The good news is, it takes 3 actions to attack so you can usually see them coming. In order to attack, the aggressor needs to have their army, and a bridge in place, and then need an attack action. There are some cards that will speed this process up, but there are also many steps you can take to thwart an attack, such as blowing up their bridge, or moving their army, or building up your army so they won't want to attack you. Also, attacking is always a gamble because there are many battle-modifying cards that a defending city may be holding. So another key to not getting attacked is to hold a full hand. You can always bluff your defensive cards in a battle as well, causing the attacking city to retreat if they think you're telling the truth.

Also, if your city loses a battle where you were attacked, the detriment to your city isn't so bad, you lose a department level of the attacker's choosing. What's bad is the attacking city goes up in almost every department, giving them more resources to claim status cards or awarding them more perks the next time a status is claimed.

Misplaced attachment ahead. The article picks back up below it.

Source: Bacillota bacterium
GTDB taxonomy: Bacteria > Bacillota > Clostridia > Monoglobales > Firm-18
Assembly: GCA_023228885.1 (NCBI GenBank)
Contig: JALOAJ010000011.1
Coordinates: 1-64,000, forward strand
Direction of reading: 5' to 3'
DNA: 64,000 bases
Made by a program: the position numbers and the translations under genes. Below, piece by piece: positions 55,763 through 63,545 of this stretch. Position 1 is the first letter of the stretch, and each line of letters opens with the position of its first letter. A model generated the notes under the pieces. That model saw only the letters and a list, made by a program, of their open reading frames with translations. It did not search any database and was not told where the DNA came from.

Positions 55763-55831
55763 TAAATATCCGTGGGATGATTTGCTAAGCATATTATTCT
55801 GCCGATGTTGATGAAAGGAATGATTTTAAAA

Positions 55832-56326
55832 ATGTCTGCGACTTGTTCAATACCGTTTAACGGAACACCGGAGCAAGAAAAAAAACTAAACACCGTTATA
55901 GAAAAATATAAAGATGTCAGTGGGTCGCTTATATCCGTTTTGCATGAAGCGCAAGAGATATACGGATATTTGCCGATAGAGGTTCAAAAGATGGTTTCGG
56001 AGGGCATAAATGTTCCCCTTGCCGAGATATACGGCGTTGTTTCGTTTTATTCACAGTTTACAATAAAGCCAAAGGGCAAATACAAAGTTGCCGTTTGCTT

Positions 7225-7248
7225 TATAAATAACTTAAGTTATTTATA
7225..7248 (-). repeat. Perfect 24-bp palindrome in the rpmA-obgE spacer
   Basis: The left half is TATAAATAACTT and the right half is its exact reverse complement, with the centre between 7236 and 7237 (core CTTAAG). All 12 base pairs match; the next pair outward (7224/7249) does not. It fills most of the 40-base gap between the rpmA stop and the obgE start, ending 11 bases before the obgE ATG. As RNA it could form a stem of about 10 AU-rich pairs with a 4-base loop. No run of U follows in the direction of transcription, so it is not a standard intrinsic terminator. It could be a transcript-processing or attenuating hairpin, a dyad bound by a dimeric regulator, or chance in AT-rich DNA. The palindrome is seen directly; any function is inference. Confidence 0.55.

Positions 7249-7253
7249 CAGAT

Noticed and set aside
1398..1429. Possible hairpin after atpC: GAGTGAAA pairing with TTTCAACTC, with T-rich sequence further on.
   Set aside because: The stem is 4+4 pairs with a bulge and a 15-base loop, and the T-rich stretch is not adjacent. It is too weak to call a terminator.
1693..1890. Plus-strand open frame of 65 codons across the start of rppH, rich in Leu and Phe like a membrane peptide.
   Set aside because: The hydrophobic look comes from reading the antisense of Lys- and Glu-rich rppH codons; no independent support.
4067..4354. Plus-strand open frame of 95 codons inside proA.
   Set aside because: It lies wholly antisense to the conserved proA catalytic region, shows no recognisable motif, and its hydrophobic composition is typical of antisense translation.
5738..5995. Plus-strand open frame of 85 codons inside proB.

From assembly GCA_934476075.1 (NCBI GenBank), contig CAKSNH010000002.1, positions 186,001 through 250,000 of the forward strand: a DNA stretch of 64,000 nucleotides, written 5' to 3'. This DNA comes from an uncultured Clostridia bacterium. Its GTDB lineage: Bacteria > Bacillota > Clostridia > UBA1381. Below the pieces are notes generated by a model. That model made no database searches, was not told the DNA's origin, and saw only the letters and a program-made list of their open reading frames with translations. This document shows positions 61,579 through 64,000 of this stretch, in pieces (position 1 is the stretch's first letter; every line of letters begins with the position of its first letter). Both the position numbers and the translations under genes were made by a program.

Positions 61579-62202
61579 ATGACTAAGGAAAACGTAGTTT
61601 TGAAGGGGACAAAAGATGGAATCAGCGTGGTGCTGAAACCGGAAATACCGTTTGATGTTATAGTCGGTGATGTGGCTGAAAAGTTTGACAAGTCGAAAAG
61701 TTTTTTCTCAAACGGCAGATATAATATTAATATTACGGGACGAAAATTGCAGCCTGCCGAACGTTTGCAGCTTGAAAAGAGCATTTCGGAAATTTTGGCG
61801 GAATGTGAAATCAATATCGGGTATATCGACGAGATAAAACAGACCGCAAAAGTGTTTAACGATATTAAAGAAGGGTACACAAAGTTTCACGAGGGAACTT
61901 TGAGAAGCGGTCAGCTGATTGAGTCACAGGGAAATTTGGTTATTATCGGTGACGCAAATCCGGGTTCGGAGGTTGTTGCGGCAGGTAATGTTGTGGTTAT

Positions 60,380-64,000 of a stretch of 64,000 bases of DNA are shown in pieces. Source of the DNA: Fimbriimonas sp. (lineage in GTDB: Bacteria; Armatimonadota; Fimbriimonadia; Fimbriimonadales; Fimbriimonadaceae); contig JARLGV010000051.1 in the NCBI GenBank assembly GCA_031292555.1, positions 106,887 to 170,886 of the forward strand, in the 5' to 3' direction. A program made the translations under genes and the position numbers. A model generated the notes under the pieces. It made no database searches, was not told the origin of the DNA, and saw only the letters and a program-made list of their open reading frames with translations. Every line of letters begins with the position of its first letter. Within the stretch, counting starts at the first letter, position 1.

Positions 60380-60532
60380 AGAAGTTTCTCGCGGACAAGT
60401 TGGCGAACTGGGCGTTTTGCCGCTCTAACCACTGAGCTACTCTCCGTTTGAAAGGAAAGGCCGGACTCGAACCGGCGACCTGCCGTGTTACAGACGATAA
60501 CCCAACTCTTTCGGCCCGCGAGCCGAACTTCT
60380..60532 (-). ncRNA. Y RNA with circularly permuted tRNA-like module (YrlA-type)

Gaining up on leaders and battle balance:
The other good news is city's with higher status abilities can't attack cities with lower status abilities. So if you are still at Status 1 and everyone else is at Status 2, they can't attack you. You can still attack them though.

Also, as you move up in status, almost all of your special status abilities are weaker with some few exceptions. This gives lower cities a chance to catch up.